Synedgen Receives Supplemental NEI Funding to Identify Lead Development Candidate for Ocular Mustard Gas Injury Program
Synedgen has developed a new class of glycopolymers with the ability to suppress inflammation, reduce infection, and improve healing at mucosal surfaces. To date, Synedgen has utilized NEI-funding to synthesize and test a suite of new molecules, using the company’s proprietary glycopolymer platform, with the potential to treat the acute and chronic effects of ocular chemical toxicity. Synedgen today announced that all of the selected molecules under this effort have met the prerequisite criteria for cell surface association, cellular regeneration and anti-inflammatory activity to move forward into the next phase of testing. The additional funding from the NEI provides resources to optimize down-selection to a lead molecule to advance into animal studies.
“We are thankful for the NEI’s continued support of our ocular mustard gas injury program, which has added a number of active novel glycopolymers to our library,” said Shenda Baker, Ph.D., President and Chief Executive Officer of Synedgen. “By targeting the unique environment of the corneal surface, we have created a new suite of molecules with the potential to target an expanded range of ocular indications. These molecules have good residence time in the eye, and provide a unique barrier function that is similar to the eyes’ natural tear layer. In addition, they are designed to encourage healing, reduce inflammation and significantly decrease corneal fibrosis, which is a proxy for vision loss.”
Synedgen’s ocular mustard gas injury program supports development of a potential treatment for military and civilian ocular injuries caused by sulfur mustard (SM). SM is employed as a chemical weapon, and its increasing production and use in unstable regions throughout the world heightens the risk that it could one day be used in a terrorist attack against U.S. civilians or armed forces, potentially causing severe burns to the eyes, skin and respiratory tract. The ocular surface is uniquely susceptible to SM, resulting in corneal lesions, edema, ulceration, neovascularization and vision loss. There are currently no FDA-approved drugs for SM-induced ocular injuries to improve healing and reduce vision loss.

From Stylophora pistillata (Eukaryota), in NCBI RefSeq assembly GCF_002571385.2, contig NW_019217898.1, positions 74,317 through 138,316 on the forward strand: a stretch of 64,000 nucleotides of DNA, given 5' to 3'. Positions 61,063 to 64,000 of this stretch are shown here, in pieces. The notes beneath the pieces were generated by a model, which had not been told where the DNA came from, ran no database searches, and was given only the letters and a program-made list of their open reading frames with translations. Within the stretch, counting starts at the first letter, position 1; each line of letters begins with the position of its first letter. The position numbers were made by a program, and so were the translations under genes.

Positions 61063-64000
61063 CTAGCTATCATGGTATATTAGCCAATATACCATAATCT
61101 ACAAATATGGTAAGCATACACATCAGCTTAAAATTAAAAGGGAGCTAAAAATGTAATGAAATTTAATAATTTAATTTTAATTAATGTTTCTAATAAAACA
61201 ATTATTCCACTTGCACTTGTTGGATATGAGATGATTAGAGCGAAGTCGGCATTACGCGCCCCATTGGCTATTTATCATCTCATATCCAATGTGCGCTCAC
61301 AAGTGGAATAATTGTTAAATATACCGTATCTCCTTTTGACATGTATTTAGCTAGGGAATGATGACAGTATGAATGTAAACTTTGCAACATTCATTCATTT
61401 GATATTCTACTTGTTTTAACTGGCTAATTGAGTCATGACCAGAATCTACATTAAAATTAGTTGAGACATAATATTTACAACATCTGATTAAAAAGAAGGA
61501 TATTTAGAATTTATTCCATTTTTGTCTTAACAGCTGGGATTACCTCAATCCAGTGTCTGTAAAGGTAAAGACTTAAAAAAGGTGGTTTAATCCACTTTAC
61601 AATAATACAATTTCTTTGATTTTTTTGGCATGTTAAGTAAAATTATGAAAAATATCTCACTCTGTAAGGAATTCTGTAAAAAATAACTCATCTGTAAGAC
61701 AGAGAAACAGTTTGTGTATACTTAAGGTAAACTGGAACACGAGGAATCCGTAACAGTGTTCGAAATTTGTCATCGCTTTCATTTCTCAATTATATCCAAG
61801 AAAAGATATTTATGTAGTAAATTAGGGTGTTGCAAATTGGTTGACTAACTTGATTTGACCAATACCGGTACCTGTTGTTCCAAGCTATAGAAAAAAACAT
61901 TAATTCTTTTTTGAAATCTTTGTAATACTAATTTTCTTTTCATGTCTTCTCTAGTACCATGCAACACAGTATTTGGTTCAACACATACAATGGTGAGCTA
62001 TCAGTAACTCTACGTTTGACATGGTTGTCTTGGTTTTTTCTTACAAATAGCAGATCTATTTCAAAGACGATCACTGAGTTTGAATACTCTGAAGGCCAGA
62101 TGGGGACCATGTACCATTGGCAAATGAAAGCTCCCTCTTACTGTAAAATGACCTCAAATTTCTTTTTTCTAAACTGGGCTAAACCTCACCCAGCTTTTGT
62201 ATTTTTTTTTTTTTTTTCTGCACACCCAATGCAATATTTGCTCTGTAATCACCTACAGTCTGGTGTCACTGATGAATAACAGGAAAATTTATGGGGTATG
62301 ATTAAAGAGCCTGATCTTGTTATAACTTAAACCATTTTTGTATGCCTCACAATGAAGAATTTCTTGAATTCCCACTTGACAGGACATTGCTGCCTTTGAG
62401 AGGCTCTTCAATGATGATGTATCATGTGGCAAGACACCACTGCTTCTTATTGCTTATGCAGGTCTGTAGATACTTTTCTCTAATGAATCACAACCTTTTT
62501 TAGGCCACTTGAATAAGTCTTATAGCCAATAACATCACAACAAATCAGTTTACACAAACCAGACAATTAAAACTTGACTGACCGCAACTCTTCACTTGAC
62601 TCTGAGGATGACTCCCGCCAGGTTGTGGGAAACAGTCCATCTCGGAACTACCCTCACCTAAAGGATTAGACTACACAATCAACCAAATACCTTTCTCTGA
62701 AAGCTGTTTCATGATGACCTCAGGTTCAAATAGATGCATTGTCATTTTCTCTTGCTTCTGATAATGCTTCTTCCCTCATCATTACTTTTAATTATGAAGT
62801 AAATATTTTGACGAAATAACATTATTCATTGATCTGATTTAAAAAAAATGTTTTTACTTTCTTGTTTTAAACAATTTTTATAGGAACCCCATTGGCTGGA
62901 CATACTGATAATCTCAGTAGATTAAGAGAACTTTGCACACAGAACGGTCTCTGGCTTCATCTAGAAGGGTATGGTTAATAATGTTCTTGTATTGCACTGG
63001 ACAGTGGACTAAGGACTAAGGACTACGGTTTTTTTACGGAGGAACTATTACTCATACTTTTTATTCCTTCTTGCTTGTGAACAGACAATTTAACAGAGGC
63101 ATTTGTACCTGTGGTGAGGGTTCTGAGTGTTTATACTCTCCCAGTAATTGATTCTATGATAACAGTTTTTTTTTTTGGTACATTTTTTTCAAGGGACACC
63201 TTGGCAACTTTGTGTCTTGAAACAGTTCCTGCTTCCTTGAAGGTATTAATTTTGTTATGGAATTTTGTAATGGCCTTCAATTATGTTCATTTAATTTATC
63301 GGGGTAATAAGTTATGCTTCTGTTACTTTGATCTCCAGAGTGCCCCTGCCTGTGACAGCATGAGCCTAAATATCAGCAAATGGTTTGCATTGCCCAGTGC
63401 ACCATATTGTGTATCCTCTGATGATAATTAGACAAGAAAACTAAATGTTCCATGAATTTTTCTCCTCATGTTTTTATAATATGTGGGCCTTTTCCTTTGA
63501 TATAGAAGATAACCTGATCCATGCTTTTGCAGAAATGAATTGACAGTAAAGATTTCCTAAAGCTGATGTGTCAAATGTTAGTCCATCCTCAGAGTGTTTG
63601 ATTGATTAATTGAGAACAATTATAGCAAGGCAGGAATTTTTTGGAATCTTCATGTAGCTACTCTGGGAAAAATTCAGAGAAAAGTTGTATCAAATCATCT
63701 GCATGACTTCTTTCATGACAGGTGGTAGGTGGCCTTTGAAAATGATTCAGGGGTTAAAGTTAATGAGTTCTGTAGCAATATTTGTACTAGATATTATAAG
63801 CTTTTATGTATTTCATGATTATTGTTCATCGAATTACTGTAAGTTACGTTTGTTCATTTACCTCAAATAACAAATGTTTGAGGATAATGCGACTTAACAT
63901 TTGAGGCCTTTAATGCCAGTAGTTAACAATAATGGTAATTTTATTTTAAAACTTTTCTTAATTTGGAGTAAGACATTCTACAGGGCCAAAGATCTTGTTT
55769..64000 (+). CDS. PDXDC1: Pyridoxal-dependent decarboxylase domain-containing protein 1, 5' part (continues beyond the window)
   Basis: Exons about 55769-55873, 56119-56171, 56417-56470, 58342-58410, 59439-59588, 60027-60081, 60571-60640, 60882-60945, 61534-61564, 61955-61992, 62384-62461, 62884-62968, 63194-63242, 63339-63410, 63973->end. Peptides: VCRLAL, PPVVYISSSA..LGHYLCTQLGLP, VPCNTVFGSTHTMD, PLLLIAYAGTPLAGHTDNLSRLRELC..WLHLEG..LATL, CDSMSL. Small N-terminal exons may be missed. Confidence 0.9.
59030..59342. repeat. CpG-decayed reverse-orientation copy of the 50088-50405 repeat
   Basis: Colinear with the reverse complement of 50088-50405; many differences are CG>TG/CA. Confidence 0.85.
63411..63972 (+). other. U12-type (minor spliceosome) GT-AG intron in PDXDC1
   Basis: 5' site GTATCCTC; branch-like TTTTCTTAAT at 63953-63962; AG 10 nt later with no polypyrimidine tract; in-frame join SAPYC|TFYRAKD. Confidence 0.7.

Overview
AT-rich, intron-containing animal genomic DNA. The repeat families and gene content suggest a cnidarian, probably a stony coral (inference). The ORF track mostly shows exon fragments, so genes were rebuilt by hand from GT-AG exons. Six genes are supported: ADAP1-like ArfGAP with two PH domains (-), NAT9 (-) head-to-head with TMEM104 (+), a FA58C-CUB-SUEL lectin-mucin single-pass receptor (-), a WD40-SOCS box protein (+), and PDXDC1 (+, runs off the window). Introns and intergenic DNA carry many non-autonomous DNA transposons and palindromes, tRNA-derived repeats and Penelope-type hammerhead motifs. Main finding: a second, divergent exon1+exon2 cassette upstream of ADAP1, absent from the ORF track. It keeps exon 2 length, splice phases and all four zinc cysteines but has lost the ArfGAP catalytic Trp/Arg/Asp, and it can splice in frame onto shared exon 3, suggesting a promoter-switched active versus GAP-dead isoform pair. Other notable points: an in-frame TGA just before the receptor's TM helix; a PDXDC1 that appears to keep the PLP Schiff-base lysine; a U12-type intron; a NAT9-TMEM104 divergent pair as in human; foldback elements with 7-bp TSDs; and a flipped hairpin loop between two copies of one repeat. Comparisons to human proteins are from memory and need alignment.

The supplemental funding announced today facilitates the assessment of the optimized molecules in an ocular tissue model consisting of normal human corneal epithelial cells cultured to form a stratified, squamous epithelium which closely parallels normal human corneal tissue. The corneal cells differentiate to form a multi-layered structure with metabolically active tissue having barrier properties similar to the human cornea and are used to predict activity in the human cornea. Using this data, Synedgen plans to select a lead development candidate to progress into animal trials.
About The Award
Research reported was supported by the National Eye Institute (NEI/NIH) and the NIH Office of the Director (OD) under Award Number U01EY030406. The content is solely the responsibility of the authors and does not necessarily represent the official views of the National Institutes of Health.
Synedgen is a biotechnology company using glycochemistry to develop drugs that enhance and mimic the innate immune system. The company’s lead development candidate is SYGN305 for gastrointestinal mucositis, where a large unmet need exists to prevent intestinal radiation injury, the single most important dose-limiting factor in cancer radiotherapy. Synedgen’s glycopolymer platform has already generated five FDA 510(k)-cleared therapeutics, one OTC drug, one veterinary indexed drug, and an out-licensed Phase 2 program, to Synspira, for the potential treatment of pulmonary complications of cystic fibrosis. Synedgen has research and manufacturing facilities in Claremont, California. For more information please visit www.synedgen.com.
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